What would you do with $1000 to spend on art supplies? In my previous post I put together a list of pastel recommendations for different budgets ($35/$75/$150+ USD). The items I selected were based on my experience using different pastel brands over the years. 

In this blog, I’ll be highlighting my personal wish list. Now if you’ve been using pastels for a while, you likely have the basic assortment of pastels in the standard rainbow. Once you start exploring the world of pastels (although let’s be honest, it’s basically pastel collecting after a certain point), you will inevitably stumble upon the small “indie” manufacturers and established European companies with fairly pricey pastels. Here are the 7 sets I would buy with ten Benjamin’s.

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Terry Ludwig | Intense Darks II

Since the start of my pastel journey, I’ve heard nothing but good things from Terry Ludwig. This small business makes their products in Colorado, USA. They are known for being exceptionally soft with highly pigmented colors in the pastel community. Their dark purple called “Eggplant” (color number V100) has a cult following all on its own. I’ve eyed several of their sets, but the Intense Darks II is the first set I would throw in my basket.

Terry Ludwing Intense Darks II 2
Terry Ludwig Intense Darks II (30 color set). A beautiful range of deep cool toned reds, blues, and violets.
Where to buy:

Girault | Parietal and Skin Tones Sets

I first learned about Girault from reading Ellen Eagle’s book Pastel Painting Atelier earlier this year. Ellen almost exclusively uses Giraults on her homemade sanded boards. After looking into their color range, I can easily see why. They have the largest range of neutrals I’ve ever seen from a brand. But at nearly $5 USD for a very slim stick of pastel, I haven’t found the resolve to buy a set for myself. At this high price, not many retailers carry Girault. I believe in the U.S., Dakota Pastels in Washington and Fine Art Store in New York are currently the only stockists of this French brand.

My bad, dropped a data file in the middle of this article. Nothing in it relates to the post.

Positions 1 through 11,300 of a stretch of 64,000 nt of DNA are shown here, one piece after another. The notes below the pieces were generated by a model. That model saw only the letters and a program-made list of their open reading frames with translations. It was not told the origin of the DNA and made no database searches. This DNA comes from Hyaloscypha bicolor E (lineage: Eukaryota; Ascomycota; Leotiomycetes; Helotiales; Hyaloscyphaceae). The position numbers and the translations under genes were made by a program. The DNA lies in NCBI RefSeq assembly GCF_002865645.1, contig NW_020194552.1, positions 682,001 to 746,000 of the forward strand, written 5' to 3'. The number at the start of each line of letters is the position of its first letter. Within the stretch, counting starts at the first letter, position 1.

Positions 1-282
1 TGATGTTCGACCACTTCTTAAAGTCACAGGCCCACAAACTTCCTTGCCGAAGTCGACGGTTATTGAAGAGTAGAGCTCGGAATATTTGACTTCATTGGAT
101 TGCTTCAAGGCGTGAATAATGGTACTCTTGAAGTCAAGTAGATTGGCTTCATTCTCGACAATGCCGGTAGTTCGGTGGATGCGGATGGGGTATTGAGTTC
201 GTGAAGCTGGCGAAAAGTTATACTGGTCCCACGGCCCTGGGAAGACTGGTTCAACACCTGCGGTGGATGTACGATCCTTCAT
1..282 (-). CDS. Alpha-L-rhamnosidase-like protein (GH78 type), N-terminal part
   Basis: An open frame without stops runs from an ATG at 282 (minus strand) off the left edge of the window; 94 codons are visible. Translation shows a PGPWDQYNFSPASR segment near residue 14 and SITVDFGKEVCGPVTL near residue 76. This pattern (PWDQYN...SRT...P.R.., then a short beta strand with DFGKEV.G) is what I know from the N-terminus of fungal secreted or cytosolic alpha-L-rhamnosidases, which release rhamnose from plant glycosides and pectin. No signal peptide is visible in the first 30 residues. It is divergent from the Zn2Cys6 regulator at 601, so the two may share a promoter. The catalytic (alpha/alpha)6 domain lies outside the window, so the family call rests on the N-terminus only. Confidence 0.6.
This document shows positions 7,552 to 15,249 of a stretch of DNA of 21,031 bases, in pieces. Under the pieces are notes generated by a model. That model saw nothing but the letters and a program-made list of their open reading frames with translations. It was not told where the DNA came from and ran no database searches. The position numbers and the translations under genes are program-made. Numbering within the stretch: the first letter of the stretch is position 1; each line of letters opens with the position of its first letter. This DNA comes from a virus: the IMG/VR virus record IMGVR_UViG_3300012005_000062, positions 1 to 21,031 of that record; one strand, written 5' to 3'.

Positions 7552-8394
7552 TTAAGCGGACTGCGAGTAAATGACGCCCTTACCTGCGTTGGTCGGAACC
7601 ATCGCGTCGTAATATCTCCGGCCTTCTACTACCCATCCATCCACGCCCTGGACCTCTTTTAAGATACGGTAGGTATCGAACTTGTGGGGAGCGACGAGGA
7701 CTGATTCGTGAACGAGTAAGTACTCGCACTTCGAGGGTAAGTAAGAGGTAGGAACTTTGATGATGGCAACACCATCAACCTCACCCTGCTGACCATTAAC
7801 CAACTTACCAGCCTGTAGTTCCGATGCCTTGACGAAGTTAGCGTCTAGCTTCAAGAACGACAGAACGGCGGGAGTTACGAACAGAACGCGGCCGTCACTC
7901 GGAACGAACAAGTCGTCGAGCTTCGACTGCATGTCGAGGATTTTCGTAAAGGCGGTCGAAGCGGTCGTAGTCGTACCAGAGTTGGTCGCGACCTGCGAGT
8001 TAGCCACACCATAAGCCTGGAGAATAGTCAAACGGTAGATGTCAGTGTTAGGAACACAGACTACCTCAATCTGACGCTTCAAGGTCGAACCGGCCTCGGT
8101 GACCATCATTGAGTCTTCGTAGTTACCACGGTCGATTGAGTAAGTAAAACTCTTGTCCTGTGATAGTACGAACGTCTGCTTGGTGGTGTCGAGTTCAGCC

I had a very difficult time choosing which set I would pick. Their greens and blues are stunning. If I had an unlimited budget, I would easily add the entire 300 color set (which costs a whopping $1,300 USD). But for my wish list, I’ve chosen two 25 count neutral sets called Parietal and Skin Tones. Each set is $125 USD from Dakota Pastels. 

Girault 25 skin tone
Girault 25 Skin Tone set
Girault Parietal 25 set
Girault 25 Parietal set
Where to buy:

PanPastel | Extra Dark Shades

Okay, okay I know I’ve been critical of PanPastel in my very first blog covering this brand, but if I had some extra cash, I would grab their set of “Extra Dark Shades” without any hesitation. The shape of PanPastels can be misleading, but you do get a fair amount of product for the price. If you want to read more about my cost analysis, I have more info linked below: 

Recently, I’ve been interested in doing larger pastel drawings and PanPastels can be a great addition to any pastel artists’ set – even if you already own similar colors in stick or pencil form. For under $100, you get a reasonable selection of colors with a few sponge tools that are actually useful. 

Where to buy:

Mount Vision | Thunderstorm set